An application of means-end theory to analyze the college selection process of female athletes at an NCAA division II university
Jeffrey J. Fountain, Nova Southeastern University
While considerable academic attention has been given to the college selection process of student athletes, it has typically relied strictly on survey responses to determine the relative importance of numerous factors. This research applied means-end theory to the problem of understanding college selection among female student athletes at an NCAA Division II university. Through interviews with participants (N=25), the researchers were able to utilize the laddering technique (Reynolds & Gutman, 1988) to identify not only attributes of the university that were salient to the participants as they made their college selection, but also to probe deeper to determine the underlying values that made the factors important. The values cited by participants were security, achievement, belonging, and fun and enjoyment. This study highlights the function of means-end analysis to investigate college selection among student athletes going beyond the superficial identification of important factors. Via means-end interviews, researchers can determine why varied factors are important to individuals.
Review of Literature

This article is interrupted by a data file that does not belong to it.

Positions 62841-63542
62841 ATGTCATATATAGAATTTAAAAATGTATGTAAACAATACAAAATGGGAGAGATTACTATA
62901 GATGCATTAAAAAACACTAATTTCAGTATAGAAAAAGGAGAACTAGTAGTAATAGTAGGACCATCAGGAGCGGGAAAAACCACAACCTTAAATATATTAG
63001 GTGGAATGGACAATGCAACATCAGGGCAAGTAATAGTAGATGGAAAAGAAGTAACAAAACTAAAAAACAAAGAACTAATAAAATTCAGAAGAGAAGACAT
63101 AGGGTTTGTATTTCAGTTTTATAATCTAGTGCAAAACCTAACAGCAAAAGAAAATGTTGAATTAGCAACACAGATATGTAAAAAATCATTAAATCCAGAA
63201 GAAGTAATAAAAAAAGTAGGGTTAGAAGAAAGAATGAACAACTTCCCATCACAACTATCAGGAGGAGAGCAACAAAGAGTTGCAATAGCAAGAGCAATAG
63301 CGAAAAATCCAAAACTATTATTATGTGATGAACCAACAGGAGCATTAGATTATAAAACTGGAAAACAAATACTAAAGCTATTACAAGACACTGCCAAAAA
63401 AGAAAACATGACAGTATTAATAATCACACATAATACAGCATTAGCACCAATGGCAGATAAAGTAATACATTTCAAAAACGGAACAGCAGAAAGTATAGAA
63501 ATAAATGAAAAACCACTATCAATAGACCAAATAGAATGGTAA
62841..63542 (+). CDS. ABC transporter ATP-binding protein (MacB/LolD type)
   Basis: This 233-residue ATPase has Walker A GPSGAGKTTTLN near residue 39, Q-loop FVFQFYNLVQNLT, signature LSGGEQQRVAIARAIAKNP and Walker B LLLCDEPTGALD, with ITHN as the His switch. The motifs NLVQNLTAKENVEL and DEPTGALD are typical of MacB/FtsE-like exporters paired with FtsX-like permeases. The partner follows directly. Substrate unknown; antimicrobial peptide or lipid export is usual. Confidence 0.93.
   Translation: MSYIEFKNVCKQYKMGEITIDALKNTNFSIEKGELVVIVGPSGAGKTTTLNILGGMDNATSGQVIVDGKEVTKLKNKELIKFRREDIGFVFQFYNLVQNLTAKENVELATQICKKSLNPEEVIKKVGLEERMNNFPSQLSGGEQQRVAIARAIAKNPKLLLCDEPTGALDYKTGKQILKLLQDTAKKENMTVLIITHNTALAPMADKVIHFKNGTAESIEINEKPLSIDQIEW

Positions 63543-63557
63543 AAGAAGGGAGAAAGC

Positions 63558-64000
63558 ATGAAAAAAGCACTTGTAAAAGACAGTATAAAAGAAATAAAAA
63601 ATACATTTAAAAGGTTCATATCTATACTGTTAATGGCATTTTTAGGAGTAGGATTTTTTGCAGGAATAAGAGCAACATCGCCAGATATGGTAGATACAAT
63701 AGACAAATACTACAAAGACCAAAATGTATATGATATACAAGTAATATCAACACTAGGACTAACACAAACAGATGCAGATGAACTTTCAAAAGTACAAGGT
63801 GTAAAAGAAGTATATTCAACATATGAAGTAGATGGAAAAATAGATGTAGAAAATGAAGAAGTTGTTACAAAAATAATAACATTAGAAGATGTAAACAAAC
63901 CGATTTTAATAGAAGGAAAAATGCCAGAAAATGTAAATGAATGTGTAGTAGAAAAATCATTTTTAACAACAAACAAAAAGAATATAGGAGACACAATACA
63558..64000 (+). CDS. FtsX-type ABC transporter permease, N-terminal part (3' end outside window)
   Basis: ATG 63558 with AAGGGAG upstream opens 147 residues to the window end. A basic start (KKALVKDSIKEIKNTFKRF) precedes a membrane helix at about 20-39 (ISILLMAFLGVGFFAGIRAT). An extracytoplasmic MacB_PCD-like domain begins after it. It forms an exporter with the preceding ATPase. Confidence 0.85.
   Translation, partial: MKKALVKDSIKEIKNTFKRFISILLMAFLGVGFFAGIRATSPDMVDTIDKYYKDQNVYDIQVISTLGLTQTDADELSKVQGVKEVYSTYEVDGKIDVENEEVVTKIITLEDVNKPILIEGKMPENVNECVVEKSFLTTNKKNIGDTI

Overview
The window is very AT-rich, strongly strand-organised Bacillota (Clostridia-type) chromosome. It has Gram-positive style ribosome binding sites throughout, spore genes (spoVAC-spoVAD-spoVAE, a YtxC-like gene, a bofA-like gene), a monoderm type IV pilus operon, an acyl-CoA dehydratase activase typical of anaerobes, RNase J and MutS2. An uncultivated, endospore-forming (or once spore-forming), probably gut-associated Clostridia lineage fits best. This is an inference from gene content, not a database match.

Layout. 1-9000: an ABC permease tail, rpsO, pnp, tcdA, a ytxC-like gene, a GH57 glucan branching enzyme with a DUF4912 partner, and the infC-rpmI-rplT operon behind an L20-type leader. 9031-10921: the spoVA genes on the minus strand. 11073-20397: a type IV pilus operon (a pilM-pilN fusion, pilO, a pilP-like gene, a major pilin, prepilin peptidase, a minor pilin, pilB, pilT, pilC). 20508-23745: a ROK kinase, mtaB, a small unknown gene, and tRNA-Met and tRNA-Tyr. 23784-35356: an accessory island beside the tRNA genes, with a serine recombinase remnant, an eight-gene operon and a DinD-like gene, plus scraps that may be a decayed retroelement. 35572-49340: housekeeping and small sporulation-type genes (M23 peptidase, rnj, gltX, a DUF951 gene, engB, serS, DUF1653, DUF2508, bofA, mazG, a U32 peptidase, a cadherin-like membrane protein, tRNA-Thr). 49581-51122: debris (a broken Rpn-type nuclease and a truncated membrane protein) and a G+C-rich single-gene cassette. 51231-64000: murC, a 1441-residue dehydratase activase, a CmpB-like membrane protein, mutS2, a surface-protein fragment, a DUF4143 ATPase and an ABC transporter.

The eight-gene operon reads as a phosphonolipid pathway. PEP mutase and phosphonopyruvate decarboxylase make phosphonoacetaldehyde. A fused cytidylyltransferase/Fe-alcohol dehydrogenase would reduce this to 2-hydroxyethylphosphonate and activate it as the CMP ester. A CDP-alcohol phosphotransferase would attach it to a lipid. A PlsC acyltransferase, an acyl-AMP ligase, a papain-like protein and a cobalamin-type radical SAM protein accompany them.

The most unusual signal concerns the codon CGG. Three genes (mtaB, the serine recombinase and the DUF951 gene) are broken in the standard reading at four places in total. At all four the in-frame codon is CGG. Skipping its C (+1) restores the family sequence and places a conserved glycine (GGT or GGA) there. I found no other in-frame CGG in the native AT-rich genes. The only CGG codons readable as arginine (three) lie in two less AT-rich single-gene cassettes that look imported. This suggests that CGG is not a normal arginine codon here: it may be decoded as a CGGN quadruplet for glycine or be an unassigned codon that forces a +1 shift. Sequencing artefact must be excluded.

College selection is often a difficult process for students in general and is even more complicated for student athletes, particularly those who are recruited by numerous schools (Klenosky, Templin, & Troutman, 2001). To date, considerable academic attention has been paid to assessing the relative importance of factors student athletes consider during their college selection process. The traditionally used method has been to present student athletes with a survey through which various factors were rated. The factors receiving the highest mean scores were then considered to be the most important to the prospects at the time that they made their final college selection. Factors that were commonly cited as important in the college-selection literature in regard to student athletes were concisely detailed in Kankey and Quarterman (2007), and included: (a) opportunity to play (Forseth, 1987; Johnson, 1972; Konnert & Geise, 1987; Slabik, 1995); (b) academic factors (Bukowski, 1995; Cook, 1994; Forseth, 1987, Mathes & Gurney, 1985; Reynaud, 1998; Slabik, 1995); (c) amount of scholarship (Doyle & Gaeth, 1990; Ulferts, 1992); and (d) head coach (Cook, 1994; Mathes & Gurney, 1985; Slabik, 1995).